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P-132: Holographic Pyramid

by on Feb.05, 2017, under Inventions

I have been wanting to build a holographic pyramid for a while, and I am finally ready to attempt it.

The concept behind holopyramids is very simple, and it based on “Peppers ghost”. Basically, a glass or clear plastic 4-sides pyramid is created and placed either over or under a screen.
The light from the screen will be reflected in such a way that the image on the screen will appear to hover in mid air. The effect is supposed to be quite striking when done properly.

I have learned (From HERE) that add a light to the center of the pyramid, and adding a tinted material to the pyrmaid prevents double-reflection and improves the effect.

The only thing I am not sure of is the angle that the pyramids sides should be. I have chosen 60 degrees, this means each side is an equilateral triangle. I assumed initially that 45 degrees would have been better, but I made a few paper models, and this just didn’t seem right.

Since light bounces off of an object at the same angle that it strikes it at, this means that the light from the screen will be reflecting off of the pyramid at 60 degrees. This probably means that I will need to mount the monitor on the bottom, and place the pyramid on top, and then view it from above. This will also mean that I won’t need to build a stand for the monitor, which I would have had to do if I wanted to mount the monitor on top and put the pyramid on the bottom.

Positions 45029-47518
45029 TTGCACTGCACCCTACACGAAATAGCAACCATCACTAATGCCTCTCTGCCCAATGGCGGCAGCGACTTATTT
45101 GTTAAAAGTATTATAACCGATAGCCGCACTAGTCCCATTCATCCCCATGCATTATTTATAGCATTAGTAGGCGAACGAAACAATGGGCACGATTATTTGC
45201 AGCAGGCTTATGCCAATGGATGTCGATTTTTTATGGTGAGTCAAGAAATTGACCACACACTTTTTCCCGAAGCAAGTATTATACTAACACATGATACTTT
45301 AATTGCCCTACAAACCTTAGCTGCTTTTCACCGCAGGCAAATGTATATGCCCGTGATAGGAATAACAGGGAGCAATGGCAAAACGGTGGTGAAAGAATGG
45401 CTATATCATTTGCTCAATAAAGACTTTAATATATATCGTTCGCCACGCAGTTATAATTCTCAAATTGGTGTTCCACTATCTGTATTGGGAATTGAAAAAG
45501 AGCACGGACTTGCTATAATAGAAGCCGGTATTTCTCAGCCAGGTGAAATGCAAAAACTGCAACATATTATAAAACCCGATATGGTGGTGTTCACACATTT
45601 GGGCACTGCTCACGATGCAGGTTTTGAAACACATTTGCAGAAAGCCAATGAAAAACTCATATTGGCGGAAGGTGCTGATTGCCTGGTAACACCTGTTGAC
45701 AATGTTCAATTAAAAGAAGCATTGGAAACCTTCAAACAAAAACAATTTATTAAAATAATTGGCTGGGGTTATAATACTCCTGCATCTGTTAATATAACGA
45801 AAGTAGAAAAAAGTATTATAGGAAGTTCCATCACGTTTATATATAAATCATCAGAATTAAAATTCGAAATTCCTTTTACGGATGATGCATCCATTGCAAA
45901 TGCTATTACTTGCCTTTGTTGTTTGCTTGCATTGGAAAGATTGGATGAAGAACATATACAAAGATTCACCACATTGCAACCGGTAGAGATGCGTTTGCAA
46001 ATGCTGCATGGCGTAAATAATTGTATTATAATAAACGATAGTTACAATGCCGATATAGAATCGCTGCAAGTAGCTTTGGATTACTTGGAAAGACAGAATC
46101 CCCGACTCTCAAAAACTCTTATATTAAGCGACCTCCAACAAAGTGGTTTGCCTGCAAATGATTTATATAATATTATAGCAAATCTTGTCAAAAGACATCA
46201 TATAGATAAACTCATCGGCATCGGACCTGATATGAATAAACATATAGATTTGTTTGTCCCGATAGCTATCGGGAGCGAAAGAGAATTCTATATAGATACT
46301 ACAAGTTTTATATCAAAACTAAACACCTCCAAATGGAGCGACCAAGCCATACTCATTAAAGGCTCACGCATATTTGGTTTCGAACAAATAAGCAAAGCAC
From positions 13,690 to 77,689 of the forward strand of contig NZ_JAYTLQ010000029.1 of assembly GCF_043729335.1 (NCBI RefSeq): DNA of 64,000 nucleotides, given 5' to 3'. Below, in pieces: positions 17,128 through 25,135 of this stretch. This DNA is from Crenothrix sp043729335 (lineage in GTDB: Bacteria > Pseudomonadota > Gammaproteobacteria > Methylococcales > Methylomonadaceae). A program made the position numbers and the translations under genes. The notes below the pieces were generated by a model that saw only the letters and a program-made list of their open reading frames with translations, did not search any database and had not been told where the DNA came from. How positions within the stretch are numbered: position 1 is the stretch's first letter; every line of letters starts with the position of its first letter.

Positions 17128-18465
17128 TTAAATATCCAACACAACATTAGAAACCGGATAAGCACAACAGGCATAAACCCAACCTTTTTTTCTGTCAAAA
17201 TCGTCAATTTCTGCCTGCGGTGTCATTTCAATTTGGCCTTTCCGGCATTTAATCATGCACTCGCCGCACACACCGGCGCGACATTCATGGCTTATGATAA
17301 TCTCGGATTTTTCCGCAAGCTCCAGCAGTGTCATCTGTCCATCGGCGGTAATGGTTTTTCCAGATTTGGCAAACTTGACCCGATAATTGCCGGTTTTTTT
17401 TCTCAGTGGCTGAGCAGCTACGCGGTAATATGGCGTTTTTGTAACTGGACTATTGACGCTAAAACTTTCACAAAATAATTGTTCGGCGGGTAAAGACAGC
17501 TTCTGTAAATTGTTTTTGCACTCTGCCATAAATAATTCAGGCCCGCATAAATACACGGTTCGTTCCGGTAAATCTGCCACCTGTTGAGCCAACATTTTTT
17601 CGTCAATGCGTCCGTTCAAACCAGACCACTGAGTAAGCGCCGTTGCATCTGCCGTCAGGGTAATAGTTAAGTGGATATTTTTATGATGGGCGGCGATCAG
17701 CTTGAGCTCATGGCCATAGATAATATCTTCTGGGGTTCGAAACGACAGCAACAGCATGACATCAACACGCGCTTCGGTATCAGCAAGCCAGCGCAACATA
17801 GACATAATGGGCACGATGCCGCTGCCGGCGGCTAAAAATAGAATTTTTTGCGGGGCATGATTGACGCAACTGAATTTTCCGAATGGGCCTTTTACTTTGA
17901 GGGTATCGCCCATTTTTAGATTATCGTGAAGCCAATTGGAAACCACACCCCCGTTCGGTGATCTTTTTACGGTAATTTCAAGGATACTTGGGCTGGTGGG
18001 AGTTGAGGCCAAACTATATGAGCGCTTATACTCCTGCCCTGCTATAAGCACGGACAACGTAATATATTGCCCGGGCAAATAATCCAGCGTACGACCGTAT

The only disadvantage with this approach is that the screen of the monitor will be visible, in addition to the reflection, which might spoil the illusion. However, if I mount the monitor on top, I would need to mount the entire assembly high off of the ground in order for the user to be able to see the reflection properly, without it being blocked by the rear of the monitor, so a bottom mounted monitor is probably going to work out easier.

The next goal is to buy the perspex glue and the tint material. Perspex glue has the same refractive index as perspex itself, so it shouldn’t show a visible seam when it hardens.


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